While seeing customers share a bottle of wine with their partners on a Friday night may not seem like negligent parenting, it appears across the industry there are some procedures in place to discourage adults drinking while in control of their children at the pub.
A recent event saw a JD Wetherspoon (JDW) pub put up a poster to emphasise its eight-year rule of restricting parents with children to two alcoholic drinks to deter “unruly” behaviour when left unsupervised. But while this policy is at the discretion of the manager, are such procedures necessary?
Even though it’s common knowledge to understand that being capable of safeguarding a child could be compromised by drinking irresponsibly, it appears there are some incidents in the past that give good reason for a rule like this to be in place. Even former prime minister David Cameron left his eight-year-old daughter behind at a pub after having a Sunday drink!
Although there’s no suggestion he had drunk too much, there is always the potential for those who over-indulge to make errors in judgment when it comes to children.
It is dangers like this that the Licensing Act 1902 exists to prevent such cases because it gives pub managers the chance to rightfully implement policies on their licensed premises to forbid or regulate such behaviour occurring.
However, when The Morning Advertiser asked its readers via a social media poll if they also restrict serving parents to a certain amount of drinks when in the presence of a child, 90.8% said ‘no’.
So, where is the line drawn?
Ruining the ambience
The JDW pub, the Robert Pocock in Gravesend, Kent, put this rule in place eight years ago but the guideline recently came back into the spotlight when the pub put up a poster on 19 January re-highlighting it.
The notice read: “As part of our licensing, it is our responsibility to ensure that we are protecting children from harm. Therefore, adults in charge of children will be allowed to have one alcoholic drink and a further alcoholic drink with a sit-down meal.”
JDW spokesman Eddie Gershon said: “The reason is that we don’t want children being unruly in the pubs and parents thinking they can continue to drink while this happens.”
A rule like this is discretionary to any pub manager, but it could be argued that unruly and out-of-control behaviour are valid reasons why a manager would implement it. But why is such a decree necessary in the first place?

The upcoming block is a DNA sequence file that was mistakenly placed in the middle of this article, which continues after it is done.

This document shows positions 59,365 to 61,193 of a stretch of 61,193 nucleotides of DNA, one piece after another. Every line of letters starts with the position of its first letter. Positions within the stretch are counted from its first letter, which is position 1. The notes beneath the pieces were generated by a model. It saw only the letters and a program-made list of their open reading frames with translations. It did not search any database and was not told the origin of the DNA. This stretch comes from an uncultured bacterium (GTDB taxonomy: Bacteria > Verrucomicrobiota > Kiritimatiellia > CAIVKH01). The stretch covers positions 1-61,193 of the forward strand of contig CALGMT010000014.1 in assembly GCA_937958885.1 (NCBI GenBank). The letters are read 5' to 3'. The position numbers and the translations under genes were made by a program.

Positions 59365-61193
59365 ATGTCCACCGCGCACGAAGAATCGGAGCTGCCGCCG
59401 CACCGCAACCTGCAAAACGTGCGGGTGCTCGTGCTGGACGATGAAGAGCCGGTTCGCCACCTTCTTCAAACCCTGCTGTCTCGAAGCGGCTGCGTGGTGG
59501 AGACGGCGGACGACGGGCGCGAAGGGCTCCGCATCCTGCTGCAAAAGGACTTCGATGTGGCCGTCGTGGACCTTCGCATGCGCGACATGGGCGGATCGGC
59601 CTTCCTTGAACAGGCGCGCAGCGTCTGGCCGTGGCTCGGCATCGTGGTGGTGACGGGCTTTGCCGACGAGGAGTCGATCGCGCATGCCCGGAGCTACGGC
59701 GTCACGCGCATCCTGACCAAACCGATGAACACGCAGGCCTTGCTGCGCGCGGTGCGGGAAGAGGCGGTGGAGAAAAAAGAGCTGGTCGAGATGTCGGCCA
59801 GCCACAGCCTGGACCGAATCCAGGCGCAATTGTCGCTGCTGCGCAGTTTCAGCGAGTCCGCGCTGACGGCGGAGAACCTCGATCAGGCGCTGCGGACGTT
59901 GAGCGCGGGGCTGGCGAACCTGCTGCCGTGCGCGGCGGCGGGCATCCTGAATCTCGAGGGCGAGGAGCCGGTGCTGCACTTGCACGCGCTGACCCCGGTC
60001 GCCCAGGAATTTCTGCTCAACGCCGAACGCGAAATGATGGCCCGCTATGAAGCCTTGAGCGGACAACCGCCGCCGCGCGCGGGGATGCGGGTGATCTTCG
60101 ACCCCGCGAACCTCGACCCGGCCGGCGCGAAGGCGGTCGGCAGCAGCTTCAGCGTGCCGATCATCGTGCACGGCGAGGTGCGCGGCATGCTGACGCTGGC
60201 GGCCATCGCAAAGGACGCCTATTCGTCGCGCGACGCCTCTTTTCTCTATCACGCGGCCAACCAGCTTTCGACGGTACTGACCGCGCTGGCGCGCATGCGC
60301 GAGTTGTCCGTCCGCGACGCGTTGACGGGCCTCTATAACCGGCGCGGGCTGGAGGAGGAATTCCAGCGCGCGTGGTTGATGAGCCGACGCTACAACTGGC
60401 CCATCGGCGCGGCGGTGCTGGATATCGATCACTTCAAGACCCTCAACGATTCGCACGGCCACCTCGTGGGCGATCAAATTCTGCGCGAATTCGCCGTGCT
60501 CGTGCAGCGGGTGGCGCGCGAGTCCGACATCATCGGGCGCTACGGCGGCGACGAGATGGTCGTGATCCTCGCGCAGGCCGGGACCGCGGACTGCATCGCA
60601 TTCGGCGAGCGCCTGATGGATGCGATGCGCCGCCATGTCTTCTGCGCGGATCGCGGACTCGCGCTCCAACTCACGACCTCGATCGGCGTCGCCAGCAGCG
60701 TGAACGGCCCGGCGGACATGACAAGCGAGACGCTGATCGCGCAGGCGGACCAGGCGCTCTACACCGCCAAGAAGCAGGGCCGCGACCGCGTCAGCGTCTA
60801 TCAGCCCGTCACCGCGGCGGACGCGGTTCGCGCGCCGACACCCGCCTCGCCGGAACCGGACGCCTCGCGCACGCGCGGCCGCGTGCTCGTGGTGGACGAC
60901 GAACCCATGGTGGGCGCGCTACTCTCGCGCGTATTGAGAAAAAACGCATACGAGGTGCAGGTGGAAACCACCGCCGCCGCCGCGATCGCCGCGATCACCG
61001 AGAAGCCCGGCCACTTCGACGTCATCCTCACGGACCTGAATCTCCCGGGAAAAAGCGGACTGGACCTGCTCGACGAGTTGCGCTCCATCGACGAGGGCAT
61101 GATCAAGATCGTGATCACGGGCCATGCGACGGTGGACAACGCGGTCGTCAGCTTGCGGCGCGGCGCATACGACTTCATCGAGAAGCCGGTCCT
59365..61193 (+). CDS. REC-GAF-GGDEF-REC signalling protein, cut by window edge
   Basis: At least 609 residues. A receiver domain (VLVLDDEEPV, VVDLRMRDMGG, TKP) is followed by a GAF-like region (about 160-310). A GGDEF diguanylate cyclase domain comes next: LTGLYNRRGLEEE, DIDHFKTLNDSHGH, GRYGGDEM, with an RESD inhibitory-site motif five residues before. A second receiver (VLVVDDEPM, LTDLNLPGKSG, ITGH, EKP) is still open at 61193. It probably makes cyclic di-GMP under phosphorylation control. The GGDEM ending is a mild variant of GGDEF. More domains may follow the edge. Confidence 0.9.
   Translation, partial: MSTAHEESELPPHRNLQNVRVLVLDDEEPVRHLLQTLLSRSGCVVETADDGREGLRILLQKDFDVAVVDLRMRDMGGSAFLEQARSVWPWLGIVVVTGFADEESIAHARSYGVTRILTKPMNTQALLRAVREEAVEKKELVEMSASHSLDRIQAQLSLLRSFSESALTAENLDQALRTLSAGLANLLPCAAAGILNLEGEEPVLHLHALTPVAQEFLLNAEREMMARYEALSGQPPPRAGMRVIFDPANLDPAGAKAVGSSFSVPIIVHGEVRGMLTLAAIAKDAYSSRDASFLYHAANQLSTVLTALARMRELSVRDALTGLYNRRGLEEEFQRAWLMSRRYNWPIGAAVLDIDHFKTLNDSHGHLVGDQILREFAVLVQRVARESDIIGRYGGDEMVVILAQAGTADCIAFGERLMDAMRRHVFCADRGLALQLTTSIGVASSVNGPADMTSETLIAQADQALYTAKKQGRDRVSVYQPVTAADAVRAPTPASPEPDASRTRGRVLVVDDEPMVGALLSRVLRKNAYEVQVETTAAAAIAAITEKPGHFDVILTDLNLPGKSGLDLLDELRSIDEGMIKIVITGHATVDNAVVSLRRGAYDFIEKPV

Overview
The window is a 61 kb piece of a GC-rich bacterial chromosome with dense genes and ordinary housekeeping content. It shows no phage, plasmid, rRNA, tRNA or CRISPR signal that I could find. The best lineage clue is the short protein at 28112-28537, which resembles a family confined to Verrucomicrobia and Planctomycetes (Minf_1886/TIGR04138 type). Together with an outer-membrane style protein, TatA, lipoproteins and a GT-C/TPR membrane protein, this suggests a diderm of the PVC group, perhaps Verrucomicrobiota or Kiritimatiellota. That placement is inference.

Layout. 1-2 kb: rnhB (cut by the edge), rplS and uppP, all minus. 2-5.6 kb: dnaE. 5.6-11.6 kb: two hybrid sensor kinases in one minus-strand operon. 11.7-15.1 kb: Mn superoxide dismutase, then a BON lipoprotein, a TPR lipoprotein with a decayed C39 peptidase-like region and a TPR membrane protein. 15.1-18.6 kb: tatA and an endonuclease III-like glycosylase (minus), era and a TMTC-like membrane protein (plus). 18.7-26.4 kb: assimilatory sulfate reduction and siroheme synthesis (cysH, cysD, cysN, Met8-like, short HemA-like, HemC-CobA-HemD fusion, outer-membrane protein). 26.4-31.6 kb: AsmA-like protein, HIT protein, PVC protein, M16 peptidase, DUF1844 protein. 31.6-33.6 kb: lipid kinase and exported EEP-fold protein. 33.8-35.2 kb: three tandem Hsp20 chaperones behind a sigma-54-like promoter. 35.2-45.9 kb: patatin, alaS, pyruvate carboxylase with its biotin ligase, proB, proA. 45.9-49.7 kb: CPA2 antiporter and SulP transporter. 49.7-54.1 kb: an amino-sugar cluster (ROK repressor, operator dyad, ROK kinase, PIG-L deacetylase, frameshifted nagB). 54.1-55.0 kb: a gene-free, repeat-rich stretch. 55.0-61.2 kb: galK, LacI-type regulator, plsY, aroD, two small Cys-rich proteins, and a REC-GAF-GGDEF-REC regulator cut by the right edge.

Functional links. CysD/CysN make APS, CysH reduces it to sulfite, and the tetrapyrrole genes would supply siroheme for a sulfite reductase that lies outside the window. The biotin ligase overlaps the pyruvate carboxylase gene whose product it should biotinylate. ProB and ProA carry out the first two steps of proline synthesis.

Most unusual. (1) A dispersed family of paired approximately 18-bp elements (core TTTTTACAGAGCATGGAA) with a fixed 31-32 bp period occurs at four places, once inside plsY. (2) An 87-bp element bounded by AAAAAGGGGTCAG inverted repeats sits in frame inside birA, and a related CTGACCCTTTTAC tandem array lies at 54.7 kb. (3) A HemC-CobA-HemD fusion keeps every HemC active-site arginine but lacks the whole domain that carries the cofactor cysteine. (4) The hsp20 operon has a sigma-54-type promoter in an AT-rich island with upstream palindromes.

It was the Licensing Act 2003 that swept away most restrictions on allowing children in pubs. Each pub now has a unique set of conditions on the licence that sets out how the pub operates.
Generally speaking, children are allowed to enter a pub unless it has a particular licence condition that says children are not to be permitted, according to British Beer & Pub Association’s Children in pubs – guidelines for publicans report.
But, with the overturning of the pre-1995 ban on children aged under 14 being allowed in pubs in England and Wales, which increased food takings and thereby introduced more family dining, has simultaneously invited more children into pubs.
Sites, such as the JDW pub, could argue that the ambience of the British institution is being ruined by screaming babies and children whose parents allow them to run riot – which is why a less alcohol-infused parent could be deemed more responsible to control an event like this.
Amy Durnall, licensee of the White Hart, Chilsworthy, in Cornwall, said: “Children in pubs is a subject that opens a whole can of worms and still causes problems for publicans all the time. But for a pub like us, common sense prevails against anything that’s written as a set policy.
“Every situation is different. You need to assess each situation as it arises, and it can be very hard. I have refused a mother of a young baby before. She’d only had one drink with us but after serving, you could see that they had been somewhere else before us. Serving her another drink would make me irresponsible.”